Rock, Kishwaukee, Sugar and Pecatonica rivers ‘impaired’

Rock, Kishwaukee, Sugar and Pecatonica rivers ‘impaired’

By Jeff Havens, Staff Writer

According to the Illinois Environmental Protection Agency’s (IEPA) new list, the Rock, Sugar, Pecatonica, and Kishwaukee rivers are “impaired.”

This means that those rivers are polluted with unacceptable levels of substances. Examples of substances on the list include heavy metals, phosphorus, silt, and polychlorinated biphenyls (PCB).

Heavy metals and PCBs in the environment have a variety of negative effects on humans, wildlife, and other organisms throughout the food-chain. There are no known positive effects of artificially placed heavy metals and PCBs in the environment. These contaminants usually come from industrial sources.

Phosphorus’ primary effect on the environment is that it stimulates the growth of algae in water. Over abundant growths of algae set off a cascade of events that ultimately leads to lower levels of oxygen in the water. These lower levels of oxygen in the water means that less life can be supported in that ecosystem. Lawn fertilizers, agricultural runoff, industrial waste, and sewage are often sources for high levels of phosphorus.

High levels of silt or sediment in the water also lead to lower concentrations of oxygen in the water. Topsoil runoff from agriculture and development areas are prime sources for high levels of silt.

Some of these facts were presented at a joint press conference put on by Sierra Club officials and a representative of the Prairie Rivers Network. The press conference was held at the Burpee Museum of Natural History, on October 10th, to call attention to

the 30th anniversary of the federal Clean Water Act.

Participants were Director of the Illinois Chapter of the Sierra Club, Jack Darrin; Ed Hopkins, director of the Sierra Club’s national Environmental Quality Program; and Marc Miller, watershed organizer for the Prairie Rivers Network.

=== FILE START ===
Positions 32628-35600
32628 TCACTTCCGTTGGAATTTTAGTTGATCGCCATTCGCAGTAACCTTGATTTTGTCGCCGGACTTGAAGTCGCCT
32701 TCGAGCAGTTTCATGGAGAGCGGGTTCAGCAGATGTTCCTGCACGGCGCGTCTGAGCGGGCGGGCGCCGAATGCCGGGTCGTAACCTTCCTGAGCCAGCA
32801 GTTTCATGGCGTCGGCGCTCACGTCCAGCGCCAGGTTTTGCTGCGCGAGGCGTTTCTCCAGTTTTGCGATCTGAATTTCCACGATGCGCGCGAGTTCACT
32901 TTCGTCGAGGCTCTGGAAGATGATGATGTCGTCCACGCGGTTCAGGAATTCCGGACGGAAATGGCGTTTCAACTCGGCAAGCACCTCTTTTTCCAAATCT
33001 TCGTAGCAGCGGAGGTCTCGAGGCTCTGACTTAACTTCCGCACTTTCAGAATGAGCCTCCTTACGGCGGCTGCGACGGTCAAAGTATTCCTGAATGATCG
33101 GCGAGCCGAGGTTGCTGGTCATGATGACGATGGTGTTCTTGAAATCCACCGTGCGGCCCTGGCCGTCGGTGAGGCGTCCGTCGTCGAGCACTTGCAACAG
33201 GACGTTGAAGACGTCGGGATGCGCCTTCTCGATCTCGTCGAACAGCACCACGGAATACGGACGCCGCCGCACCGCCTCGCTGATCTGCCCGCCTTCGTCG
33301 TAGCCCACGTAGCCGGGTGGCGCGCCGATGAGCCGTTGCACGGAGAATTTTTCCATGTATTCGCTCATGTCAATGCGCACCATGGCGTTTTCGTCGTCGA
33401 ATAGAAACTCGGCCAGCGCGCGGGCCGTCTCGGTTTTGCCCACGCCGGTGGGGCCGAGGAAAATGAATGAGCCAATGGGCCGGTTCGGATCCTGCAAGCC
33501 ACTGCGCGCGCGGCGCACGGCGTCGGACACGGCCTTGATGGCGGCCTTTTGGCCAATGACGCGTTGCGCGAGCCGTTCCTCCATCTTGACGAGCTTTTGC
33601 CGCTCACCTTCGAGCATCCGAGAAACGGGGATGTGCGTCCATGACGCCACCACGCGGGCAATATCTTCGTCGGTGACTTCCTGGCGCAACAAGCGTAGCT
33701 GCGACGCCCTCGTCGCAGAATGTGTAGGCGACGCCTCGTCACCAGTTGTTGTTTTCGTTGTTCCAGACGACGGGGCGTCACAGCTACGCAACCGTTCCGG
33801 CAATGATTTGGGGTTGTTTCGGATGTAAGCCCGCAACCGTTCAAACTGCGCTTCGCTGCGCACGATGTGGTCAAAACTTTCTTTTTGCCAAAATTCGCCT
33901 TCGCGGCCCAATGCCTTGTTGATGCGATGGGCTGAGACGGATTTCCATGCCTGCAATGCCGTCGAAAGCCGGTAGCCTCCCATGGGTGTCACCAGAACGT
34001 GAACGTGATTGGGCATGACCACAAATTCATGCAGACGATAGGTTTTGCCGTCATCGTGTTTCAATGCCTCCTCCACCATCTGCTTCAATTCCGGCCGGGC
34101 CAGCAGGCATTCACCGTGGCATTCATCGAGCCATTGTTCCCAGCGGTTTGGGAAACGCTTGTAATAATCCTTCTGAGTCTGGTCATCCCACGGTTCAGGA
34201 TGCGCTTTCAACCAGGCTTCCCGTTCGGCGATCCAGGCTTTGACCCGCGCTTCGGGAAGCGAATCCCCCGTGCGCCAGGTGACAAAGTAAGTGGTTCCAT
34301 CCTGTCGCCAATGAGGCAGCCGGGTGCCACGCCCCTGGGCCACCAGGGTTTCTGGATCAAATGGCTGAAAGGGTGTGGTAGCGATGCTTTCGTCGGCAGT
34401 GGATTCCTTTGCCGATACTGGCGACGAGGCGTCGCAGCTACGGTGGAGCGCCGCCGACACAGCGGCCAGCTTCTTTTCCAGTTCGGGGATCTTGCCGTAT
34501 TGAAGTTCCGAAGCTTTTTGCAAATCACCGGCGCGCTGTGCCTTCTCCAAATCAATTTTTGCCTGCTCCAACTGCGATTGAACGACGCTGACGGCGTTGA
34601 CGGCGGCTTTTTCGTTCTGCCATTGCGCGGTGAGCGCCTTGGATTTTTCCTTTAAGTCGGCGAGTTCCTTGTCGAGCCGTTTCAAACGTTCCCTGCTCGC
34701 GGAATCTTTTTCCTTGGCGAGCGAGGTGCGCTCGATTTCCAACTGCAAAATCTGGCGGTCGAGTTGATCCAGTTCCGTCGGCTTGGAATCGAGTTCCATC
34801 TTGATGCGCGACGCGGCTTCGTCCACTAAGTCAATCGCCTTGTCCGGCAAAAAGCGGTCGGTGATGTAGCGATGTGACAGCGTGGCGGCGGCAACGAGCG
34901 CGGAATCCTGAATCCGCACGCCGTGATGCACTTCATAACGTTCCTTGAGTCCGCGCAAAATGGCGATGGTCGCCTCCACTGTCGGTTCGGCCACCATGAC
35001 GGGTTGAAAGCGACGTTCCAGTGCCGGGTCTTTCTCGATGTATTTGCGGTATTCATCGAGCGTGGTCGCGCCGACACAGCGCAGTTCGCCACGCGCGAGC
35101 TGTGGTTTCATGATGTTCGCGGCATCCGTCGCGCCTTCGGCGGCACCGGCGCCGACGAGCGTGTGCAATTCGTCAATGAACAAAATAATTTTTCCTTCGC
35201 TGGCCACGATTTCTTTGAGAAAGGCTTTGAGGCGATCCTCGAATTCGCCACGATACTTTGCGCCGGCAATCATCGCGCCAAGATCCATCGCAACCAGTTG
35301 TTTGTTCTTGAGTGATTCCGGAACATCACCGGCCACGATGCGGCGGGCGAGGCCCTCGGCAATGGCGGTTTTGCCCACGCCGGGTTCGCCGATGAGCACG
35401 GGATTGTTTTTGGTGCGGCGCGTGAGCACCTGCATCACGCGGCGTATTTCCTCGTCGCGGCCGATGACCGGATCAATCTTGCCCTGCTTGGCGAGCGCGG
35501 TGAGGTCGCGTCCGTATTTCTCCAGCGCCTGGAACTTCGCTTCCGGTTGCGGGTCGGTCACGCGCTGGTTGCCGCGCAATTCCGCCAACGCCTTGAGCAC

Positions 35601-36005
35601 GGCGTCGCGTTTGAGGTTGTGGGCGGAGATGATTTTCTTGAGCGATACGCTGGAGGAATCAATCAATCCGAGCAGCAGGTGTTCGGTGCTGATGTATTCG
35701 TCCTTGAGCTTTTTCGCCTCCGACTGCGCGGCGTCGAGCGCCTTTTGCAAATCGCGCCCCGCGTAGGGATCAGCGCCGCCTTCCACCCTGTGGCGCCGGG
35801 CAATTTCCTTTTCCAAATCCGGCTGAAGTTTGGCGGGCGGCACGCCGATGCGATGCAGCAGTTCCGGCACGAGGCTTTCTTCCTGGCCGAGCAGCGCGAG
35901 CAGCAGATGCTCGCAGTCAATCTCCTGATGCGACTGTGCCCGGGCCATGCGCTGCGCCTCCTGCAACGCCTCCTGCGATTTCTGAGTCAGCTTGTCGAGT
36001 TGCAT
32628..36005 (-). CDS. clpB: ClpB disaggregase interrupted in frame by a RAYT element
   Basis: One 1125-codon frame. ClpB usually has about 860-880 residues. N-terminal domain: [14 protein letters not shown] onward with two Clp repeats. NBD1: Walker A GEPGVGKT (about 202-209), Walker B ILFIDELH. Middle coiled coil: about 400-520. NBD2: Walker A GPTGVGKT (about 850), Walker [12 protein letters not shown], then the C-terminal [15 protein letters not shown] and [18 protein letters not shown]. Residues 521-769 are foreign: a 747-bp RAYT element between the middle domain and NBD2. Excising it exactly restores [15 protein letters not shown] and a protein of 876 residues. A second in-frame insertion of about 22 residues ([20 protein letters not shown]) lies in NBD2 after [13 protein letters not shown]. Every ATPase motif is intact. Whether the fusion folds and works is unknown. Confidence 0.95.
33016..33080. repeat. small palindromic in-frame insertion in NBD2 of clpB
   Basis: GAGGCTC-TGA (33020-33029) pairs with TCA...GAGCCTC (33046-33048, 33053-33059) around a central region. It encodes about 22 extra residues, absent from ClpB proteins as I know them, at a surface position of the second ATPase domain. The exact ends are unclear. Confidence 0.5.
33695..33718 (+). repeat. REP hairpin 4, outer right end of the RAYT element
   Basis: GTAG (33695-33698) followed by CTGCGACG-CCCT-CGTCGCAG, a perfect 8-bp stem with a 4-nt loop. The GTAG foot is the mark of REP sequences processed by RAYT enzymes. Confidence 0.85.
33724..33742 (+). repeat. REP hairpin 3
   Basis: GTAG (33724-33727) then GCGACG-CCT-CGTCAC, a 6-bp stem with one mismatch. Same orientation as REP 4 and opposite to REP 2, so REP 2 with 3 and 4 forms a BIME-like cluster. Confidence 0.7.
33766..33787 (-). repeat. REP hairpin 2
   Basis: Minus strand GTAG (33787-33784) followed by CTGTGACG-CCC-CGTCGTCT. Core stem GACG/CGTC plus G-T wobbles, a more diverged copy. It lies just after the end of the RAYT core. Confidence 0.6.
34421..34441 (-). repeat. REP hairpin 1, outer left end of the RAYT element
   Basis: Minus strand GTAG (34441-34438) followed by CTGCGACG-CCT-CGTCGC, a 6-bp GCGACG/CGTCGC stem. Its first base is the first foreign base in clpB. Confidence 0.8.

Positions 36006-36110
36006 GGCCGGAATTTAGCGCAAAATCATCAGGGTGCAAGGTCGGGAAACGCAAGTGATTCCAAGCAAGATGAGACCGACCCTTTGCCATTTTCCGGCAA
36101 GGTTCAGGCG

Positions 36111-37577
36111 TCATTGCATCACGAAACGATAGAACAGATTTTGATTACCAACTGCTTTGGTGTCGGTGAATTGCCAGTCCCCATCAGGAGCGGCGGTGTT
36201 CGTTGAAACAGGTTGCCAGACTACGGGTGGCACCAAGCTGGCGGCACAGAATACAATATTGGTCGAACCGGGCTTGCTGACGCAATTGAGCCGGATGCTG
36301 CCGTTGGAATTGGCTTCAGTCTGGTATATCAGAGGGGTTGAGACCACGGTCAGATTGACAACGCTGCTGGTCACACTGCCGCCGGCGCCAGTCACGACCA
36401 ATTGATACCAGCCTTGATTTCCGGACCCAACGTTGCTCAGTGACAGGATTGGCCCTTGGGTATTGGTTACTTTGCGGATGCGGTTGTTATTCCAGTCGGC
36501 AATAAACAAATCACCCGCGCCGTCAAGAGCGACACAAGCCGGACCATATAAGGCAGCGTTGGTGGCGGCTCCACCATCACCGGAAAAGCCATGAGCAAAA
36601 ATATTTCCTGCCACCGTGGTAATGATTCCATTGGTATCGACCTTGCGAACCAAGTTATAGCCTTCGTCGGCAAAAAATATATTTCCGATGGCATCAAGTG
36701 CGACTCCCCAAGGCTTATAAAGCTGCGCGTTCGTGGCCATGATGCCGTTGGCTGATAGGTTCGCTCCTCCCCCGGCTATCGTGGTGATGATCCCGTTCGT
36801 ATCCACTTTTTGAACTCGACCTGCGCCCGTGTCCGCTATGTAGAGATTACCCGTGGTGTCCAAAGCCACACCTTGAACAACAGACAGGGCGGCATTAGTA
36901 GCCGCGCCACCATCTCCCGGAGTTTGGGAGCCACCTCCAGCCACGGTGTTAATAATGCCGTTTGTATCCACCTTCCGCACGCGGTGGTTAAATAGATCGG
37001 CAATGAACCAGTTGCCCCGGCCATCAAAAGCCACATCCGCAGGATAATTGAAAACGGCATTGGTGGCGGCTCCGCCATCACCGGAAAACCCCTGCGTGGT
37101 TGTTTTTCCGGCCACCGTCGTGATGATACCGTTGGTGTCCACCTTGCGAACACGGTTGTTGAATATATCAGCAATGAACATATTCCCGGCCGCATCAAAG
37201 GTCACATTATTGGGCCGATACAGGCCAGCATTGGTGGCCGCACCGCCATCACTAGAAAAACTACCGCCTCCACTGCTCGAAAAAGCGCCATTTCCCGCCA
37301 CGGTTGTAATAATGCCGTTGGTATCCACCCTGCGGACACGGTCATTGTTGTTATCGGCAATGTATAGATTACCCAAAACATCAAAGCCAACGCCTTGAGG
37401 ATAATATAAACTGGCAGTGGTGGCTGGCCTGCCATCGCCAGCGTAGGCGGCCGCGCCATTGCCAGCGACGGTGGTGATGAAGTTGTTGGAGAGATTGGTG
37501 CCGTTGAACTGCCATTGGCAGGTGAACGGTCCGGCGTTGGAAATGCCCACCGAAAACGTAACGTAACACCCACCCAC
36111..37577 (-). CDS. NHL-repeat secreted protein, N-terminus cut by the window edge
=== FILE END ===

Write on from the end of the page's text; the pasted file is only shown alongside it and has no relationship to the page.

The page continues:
According to Darrin, “great strides” have been made to address ground water and surface water quality issues since the federal Clean Water Act was signed in October, 1972. However, Darrin warns, the Bush administration is trying to weaken the Act.

Through a variety of methods, such as switching some mandates to be voluntary, changing which type of waters that are covered by the Act, and relaxing existing standards, Hopkins views such actions, by the Bush administration, as steps that will result in increasing pollution in water.

In addition, the groups expressed their concern about emerging issues, such as the noticeable levels of caffeine, antibiotics and steroids found in surface waters. These substances have yet-to-be determined effects on the ecosystem. Antibiotics are found in many types of hand soaps. Caffeine is found in many types of coffee and soda, and has known stimulatory effects on plants and animals. And steroids, such as synthetic progesterone and estrogen from birth control pills, all eventually find their way into lakes, rivers and streams.

People who eat fish from these waters are urged to do so in moderation to prevent negative health effects.

Consumers should use great care if eating bottom-feeding fish, such as catfish and carp, in particular.

A draft IEPA list of the impaired waters is available at:

Also, look for local high school student Quinton Hamp’s article “PCBs in our environment and food,” in our next issue.

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